The self-proclaimed Donetsk and Luhansk People’s Republics pledged on Wednesday to give up their claims over independency in return for greater autonomy within Ukraine’s territorial integrity.
Both representatives from Donetsk and Luhansk called Kiev government in a joint statement on Wednesday to respond to their demands by making constitutional changes that recognise their special status with increased autonomy.
The representative of Donetsk Denis Pushilin and Luhansk’s negotiator Vladislav Deynego asked Ukrainian parliament to allow formation of local police forces and a special economic system as well as giving Russian language an official status in the region.
They also called Ukrainian government to refrain from any military alignment by implying Kiev’s recent decision to incline towards NATO.
“We have once again sent our written legislative proposals,” Pushilin said, according to Donetsk News Agency.
“If Ukraine accepts these amendments into its constitution, then both the Donetsk and Luhansk People’s Republics will make the according changes in their constitutions,” said Pushilin.
The Kiev government has vowed to protect its territorial integrity as Ukrainian President Petro Poroshenko has been reiterating several times that they would take back the breakaway regions since the conflict erupted.
Poroshenko said last week that his country’s membership in the Euro-Atlantic Alliance must be incorporated to the national security document during a National Security and Defence Council meeting in Kiev.
Under Russia’s geopolitical reserves and military pressure, Ukraine’s former deposed president Viktor Yanukovych had adopted a non-aligned status in 2010, which limited Kiev to joining possible security alliances against Moscow.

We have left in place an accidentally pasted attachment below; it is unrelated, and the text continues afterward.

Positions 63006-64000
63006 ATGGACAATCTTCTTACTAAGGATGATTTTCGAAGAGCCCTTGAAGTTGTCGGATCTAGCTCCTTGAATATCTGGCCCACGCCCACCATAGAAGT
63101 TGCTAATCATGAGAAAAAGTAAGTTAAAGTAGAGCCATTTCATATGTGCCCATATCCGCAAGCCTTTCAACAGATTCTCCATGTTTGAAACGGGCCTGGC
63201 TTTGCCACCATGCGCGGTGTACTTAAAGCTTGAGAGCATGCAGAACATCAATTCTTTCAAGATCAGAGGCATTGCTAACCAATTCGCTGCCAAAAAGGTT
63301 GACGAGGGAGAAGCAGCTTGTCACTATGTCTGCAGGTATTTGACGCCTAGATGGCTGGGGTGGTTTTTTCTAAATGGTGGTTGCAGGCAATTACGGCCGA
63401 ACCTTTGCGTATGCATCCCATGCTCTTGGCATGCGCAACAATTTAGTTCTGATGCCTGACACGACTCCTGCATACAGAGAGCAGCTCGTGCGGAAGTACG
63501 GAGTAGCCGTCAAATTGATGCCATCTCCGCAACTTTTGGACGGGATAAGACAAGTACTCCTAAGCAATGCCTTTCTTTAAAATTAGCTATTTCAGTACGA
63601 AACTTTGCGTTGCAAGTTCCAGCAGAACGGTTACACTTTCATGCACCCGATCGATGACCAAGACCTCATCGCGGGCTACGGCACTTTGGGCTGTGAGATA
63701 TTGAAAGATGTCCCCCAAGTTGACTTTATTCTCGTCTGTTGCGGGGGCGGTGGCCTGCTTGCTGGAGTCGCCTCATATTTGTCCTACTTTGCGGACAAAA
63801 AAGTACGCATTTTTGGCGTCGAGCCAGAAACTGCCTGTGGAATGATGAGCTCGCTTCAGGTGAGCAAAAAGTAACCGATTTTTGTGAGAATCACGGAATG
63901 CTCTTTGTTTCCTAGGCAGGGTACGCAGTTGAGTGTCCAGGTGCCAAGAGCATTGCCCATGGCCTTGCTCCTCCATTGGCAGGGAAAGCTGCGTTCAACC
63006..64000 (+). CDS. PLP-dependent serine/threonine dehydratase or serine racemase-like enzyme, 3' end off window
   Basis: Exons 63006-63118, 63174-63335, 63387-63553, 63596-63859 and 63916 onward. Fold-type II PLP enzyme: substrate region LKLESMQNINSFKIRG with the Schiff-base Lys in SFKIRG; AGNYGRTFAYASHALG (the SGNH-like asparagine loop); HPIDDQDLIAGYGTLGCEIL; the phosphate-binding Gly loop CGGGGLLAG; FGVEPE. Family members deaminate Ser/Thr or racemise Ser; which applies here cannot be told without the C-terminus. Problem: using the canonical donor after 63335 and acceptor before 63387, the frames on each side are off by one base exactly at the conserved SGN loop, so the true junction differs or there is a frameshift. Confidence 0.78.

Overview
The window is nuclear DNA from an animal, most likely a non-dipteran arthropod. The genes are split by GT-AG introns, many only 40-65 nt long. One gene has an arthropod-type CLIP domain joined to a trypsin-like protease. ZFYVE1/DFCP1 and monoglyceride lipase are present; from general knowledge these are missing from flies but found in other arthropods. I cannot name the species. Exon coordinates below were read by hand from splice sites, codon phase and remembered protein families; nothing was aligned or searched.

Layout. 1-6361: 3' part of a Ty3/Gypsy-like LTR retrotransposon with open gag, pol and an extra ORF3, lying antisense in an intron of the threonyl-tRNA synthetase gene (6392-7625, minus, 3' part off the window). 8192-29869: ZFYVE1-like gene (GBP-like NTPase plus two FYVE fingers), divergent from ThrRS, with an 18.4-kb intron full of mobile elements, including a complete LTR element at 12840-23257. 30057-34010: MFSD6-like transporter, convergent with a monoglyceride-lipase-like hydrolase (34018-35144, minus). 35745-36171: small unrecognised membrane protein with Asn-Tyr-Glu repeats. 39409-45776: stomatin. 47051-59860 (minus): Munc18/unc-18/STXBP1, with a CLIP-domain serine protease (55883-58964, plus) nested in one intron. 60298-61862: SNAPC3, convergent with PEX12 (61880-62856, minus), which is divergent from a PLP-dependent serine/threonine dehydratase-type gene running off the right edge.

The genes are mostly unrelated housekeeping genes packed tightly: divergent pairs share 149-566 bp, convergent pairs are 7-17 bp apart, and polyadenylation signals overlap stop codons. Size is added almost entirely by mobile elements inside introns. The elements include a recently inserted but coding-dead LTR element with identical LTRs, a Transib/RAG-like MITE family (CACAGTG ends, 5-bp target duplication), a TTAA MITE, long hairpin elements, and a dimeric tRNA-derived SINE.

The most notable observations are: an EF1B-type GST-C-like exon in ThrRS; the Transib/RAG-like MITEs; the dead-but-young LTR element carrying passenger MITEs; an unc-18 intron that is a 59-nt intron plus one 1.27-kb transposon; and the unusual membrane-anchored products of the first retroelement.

But the country abandoned its non-aligned status by turning its face to the NATO at the end of last year when the separatist war escalated between Kiev and the breakaway regions in the east.
Ukraine’s National Security and Defence Council discussed last Wednesday the country’s increasing security deficit in the wake of one year of civil war during which more than 6,100 people lost their lives, according to UN figures.
Speaking before the parliament on Friday, Poroshenko said the death toll in Ukraine’s separatist war that erupted last year in April was almost 7000 people.
The Minsk ceasefire agreement has calmed down the situation between the Kiev and pro-Russian separatists even though the fragile peace was sporadically violated by both sides.
The ceasefire agreement was first sealed in the Belarussian capital Minsk last September and the parties clinched the armistice again under the monitoring mission of Organization of Security and Cooperation in Europe (OSCE) on Feb. 12.
But the Ukrainian leadership suspects that whether Moscow abides by the agreed armistice in Minsk since violations have recently increased again in the east of the country.